‘There is much to be done’: B.C. gets D+ grade in Food Banks Canada poverty report card

Click to play video: 'B.C. nearly fails poverty report card'
B.C. nearly fails poverty report card
WATCH: For the second year in a row, B.C. has received a near-failing grade on the poverty report card. As Richard Zussman explains, without heavy political intervention, the grade isn't expected to get better any time soon – May 22, 2024

For the second year in a row, B.C. has received a near-failing grade in Food Banks Canada’s poverty report card.

Food Banks Canada released its annual poverty report card Wednesday and B.C. received a D+.

The province also received a D+ in 2023.

The report attributes the low grade to several factors for the grade.

The 2024 report card found that almost half of people who were surveyed feel “worse off” compared with last year.

It found that 46 per cent of respondents are spending 30 per cent or more of their income on housing — a seven per cent increase from last year.

More than 60 per cent of people who rely on government support said funds are insufficient to keep up with living costs.

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The province received a failing grade for housing, which the entire country also got, outside of P.E.I.

B.C.’s food insecurity rate for 2024 is sitting at 21.8 per cent, and was given an F grade on the report card as well.

Last year, B.C. received a B- in its food insecurity rate.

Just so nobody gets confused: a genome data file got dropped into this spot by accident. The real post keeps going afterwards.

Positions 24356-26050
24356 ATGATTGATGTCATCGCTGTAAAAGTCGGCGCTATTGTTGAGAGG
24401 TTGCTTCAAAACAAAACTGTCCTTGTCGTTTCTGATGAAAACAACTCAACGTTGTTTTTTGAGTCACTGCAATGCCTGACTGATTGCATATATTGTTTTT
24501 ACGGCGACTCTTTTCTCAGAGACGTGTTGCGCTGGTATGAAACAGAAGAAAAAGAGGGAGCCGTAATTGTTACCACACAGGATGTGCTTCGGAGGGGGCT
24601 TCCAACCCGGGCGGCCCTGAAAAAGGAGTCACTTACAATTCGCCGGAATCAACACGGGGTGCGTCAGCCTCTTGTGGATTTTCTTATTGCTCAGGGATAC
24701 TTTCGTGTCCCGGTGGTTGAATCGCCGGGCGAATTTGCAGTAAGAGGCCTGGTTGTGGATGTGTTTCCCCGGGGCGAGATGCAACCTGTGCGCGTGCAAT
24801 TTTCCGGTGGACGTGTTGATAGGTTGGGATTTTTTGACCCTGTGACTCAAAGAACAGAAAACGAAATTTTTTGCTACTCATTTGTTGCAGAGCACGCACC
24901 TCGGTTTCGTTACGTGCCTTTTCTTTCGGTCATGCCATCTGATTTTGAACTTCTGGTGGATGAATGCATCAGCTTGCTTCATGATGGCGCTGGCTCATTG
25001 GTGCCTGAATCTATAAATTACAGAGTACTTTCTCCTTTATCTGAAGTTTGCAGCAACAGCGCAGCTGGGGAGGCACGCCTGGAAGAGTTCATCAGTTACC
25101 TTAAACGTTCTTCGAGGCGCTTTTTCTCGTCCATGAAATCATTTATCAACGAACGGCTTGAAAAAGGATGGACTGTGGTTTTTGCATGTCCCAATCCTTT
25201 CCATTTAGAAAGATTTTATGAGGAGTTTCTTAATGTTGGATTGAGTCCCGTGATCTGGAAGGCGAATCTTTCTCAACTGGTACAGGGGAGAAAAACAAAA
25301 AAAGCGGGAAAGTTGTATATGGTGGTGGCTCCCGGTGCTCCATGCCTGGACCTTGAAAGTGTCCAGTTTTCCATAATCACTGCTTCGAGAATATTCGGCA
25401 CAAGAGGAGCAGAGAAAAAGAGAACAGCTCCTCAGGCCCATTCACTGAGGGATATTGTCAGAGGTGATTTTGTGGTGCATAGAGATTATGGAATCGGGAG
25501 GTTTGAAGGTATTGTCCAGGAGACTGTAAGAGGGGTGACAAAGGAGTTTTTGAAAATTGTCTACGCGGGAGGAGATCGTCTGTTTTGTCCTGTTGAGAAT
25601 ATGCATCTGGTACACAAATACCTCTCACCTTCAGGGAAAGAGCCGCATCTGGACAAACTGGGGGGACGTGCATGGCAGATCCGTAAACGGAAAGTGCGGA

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B.C. agriculture industry calls for regulaton changes to increase food production

The poverty rate in the province is substantially higher than the national average.

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B.C.’s 2024 poverty rate is sitting at 11.6 per cent, while the national average is 9.9 per cent.

“Despite being one of Canada’s wealthiest provinces, B.C. struggles with significant income inequality and housing affordability issues, particularly in urban centres like Vancouver,” Food Banks Canada staff said.

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“Indigenous peoples, racialized people, and marginalized groups face disproportionate barriers to economic opportunities and social services, which highlights the need for targeted policies to address systemic inequities.”

Food Banks Canada said 14.5 per cent of Indigenous British Columbians are considered to have a low income, compared with 8.8 per cent of B.C.’s overall population.

The one area where B.C. saw significant improvement from last year is its grade for legislative process. It went from a C in 2023 to a B in 2024.

“The BC government is coming off a strong year of legislative action on housing affordability and poverty reduction planning,” the report said.

“Still, there is much to be done, especially in relieving financial stress for people.”

The report comes with a number of recommendations to address the shortfalls of the province.

Food Banks Canada said the province needs to introduce a new poverty reduction strategy, require all political parties to respond to an expert panel on basic income, and maintain BC Housing’s capital budget at $1.2 billion per year until 2030.

Multiple surveys were conducted across the country by Food Banks Canada asking thousands of Canadians about these issues.

Food Banks Canada said since 2021, its services have seen an increase of 50 per cent across the country.

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More calls to increase B.C. food production

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